Gleneagles had a problem. The country retreat in the hills of Perthshire, Scotland, had become so well known for its golf courses—one of which hosted the Ryder Cup in 2014—that people thought of it as a golf resort. So when new owners acquired the property that same year, they began investing heavily in everything else that makes Gleneagles great.
Beyond the requisite room updates and other renovations, Gleneagles has developed what might be the resort world’s most expansive menu of outdoor activities for all ages. The 850-acre estate is home to grass tennis courts, skeet- and clay-shooting ranges, an archery range, croquet courts, a giant hedge maze, falconry and hunting-dog schools, trout ponds, grouse fields, and off-road driving courses for young children and adults (with a third driving course, for kids ages 12 and up, scheduled to open later this year). Through exclusive land arrangements in the surrounding hills and valleys, the resort can also organize off-property pursuits that include salmon fishing, stag hunting, hiking, mountain biking, and even extreme sports like canyoneering, land yachting (a sport that combines the best of off-roading, sailing, and wind-surfing, for the uninitiated), and surfing. Not to be forgotten, of course, is the golf. In addition to offering three championship courses, a par-3 practice layout, a teaching academy, and a pitch-and-putt course, Gleneagles is located within a couple hours’ drive of St. Andrews, Carnoustie, and other meccas of Scottish golf.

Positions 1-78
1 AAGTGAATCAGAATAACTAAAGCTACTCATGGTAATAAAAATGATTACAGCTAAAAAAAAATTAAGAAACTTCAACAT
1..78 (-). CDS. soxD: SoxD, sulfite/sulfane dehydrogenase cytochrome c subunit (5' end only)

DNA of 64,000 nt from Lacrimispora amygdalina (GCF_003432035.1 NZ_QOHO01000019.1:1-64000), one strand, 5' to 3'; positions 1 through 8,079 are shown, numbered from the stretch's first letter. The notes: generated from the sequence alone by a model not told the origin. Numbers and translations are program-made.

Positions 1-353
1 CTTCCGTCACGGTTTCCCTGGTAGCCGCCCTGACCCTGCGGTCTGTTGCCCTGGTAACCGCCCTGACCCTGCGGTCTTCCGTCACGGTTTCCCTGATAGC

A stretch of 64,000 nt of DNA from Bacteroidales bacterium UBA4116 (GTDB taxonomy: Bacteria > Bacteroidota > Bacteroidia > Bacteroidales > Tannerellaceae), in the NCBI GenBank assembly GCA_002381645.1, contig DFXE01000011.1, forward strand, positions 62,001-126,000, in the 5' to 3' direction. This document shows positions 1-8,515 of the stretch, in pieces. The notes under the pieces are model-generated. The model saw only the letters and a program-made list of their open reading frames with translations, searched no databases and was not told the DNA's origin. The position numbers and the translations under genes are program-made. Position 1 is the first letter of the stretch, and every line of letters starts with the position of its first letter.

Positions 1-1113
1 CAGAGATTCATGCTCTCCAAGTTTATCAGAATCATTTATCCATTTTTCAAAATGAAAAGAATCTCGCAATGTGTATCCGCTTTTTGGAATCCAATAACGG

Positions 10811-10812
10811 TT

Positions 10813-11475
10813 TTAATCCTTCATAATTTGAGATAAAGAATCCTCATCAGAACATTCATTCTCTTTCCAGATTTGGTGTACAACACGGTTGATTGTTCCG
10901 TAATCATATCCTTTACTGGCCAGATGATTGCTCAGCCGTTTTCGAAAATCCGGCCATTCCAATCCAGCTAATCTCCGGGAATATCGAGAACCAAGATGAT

Surrounded by all this activity, the hotel itself is a stately refuge replete with a new Bob & Cloche “beauty lodge” and a Michelin-two-star restaurant from Scottish chef Andrew Fairlie. Still, while it maintains an air of elegance, Gleneagles encourages casual family fun, making this Scottish country resort an ideal spot for the whole clan.